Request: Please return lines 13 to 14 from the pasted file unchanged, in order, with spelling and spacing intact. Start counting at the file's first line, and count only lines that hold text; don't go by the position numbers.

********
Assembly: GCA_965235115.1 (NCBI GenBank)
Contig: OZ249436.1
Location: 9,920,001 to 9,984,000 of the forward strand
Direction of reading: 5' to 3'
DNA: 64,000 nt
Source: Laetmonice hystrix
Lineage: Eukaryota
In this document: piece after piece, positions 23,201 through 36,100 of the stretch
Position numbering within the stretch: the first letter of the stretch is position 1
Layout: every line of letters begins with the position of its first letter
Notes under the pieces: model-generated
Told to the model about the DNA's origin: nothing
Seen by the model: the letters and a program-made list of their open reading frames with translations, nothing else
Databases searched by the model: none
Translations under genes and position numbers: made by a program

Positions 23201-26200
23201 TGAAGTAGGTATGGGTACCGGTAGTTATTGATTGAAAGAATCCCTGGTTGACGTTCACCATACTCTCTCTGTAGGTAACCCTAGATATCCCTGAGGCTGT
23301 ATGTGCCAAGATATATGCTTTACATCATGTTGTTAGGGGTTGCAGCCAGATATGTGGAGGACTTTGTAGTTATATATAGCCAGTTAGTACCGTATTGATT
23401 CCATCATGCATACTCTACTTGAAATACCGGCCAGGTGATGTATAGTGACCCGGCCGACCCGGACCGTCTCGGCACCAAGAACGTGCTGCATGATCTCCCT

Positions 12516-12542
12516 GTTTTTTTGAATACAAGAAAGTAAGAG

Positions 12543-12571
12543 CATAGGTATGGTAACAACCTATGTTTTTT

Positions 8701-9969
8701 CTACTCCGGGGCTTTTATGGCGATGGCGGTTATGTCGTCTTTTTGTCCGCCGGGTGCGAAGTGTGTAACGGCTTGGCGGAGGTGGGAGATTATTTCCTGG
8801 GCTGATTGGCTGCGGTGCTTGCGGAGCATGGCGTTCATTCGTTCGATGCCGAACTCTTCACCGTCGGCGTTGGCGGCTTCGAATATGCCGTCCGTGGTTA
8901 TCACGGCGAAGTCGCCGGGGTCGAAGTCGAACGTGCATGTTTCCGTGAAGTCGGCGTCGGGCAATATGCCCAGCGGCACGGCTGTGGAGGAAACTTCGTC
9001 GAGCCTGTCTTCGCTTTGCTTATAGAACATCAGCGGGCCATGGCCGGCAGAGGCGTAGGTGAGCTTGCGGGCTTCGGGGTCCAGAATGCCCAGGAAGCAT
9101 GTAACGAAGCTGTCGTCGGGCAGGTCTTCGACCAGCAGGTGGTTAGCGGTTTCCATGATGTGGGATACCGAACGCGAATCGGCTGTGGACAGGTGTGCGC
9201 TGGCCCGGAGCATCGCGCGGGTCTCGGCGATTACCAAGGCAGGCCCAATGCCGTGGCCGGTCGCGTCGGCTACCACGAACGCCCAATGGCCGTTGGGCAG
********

Seen by the model: the letters and a program-made list of their open reading frames with translations, nothing else
Databases searched by the model: none